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Saint Athanasius


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Saint Athanasius

St. Athanasius or Athanasius of Alexandria (b. around 297, died 373) was Bishop of Alexandria known as the "Father of Orthodoxy." He was the great champion of the faith against the widespread heresy of Arianism. Athanasius led a tumultuous but dedicated life of service promoting the Catholic belief of the Incarnation. His ascetical writings contributed greatly to the establishment of monastic life throughout the Western Christian world. This would earn him the title Doctor of the Church.

Early life

Born of a Christian family in Alexandria, Egypt, and given a classical education. He grew up during the persecution of Christians by Roman Emperor Maximianus and the cancelling of persecution edicts against the Christians by Roman Emperor Constantine. Legend says that Bishop Alexander of Alexandria was waiting for his guests to arrive, he stood by a window, watching a group of boys at play on the seashore below the house. He had not observed them long before he discovered that they were imitating the elaborate ritual of Christian baptism. He therefore sent for the children and had them brought into his presence. In the investigation that followed it was discovered that one of the boys, Athanasius, had acted the part of the bishop, and in that character had actually baptized several of his companions in the course of their play.[1] Alexander decided that Athanasius and his playfellows should go into training in order to fit themselves for a clerical career. Under the tutelage of Alexander, he made great progress in learning and virtue. He became deacon then priest and from Bishop Alexander's recommendation, Athanasius would replace him as Bishop of Alexandria in 326.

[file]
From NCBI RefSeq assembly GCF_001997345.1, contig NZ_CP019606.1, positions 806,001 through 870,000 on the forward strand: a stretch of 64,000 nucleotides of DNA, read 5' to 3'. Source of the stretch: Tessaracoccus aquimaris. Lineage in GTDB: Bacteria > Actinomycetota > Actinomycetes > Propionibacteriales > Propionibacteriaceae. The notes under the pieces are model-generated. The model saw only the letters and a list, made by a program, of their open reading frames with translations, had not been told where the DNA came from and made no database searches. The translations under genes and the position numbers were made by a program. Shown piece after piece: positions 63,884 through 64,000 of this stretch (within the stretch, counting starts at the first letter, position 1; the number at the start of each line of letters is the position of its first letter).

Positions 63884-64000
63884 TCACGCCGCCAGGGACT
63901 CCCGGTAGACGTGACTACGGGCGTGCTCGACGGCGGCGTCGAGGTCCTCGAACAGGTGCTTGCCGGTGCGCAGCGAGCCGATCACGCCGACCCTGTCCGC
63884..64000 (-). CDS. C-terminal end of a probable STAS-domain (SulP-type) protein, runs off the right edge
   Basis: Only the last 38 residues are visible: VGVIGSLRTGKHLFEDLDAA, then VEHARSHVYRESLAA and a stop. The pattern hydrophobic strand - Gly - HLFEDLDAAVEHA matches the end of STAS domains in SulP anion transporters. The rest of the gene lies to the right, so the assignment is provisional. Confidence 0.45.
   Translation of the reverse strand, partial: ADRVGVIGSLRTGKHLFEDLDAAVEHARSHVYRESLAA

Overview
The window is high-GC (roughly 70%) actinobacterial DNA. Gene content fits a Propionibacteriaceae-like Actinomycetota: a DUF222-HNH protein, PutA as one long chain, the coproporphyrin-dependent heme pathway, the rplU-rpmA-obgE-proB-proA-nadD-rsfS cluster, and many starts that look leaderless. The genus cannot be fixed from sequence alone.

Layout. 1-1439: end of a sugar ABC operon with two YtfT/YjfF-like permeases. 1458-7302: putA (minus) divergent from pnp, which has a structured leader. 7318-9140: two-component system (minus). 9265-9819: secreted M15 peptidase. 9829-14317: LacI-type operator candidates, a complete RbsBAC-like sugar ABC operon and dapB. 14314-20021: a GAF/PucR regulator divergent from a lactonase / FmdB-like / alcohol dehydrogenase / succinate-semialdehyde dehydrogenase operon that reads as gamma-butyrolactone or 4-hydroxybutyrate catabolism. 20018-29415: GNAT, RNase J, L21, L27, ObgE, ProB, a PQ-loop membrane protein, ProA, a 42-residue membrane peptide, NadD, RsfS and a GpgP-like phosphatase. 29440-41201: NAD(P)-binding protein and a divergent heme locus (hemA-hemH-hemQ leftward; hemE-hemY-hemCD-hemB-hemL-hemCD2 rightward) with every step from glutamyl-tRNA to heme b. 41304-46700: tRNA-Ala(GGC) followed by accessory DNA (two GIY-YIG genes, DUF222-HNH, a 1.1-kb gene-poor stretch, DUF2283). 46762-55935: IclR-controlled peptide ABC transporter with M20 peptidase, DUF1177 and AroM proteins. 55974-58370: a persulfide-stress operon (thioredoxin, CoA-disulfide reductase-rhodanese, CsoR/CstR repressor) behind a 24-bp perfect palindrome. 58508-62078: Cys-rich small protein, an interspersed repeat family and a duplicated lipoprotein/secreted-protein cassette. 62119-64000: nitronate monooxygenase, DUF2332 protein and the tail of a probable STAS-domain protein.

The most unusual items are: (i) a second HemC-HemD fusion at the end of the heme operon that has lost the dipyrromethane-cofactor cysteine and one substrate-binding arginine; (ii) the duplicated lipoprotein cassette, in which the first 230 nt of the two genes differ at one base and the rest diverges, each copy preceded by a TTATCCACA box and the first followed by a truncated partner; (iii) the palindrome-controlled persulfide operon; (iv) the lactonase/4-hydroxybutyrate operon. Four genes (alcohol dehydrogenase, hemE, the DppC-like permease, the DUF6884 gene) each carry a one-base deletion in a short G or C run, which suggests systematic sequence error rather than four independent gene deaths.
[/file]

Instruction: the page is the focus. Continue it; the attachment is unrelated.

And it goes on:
Council of Nicaea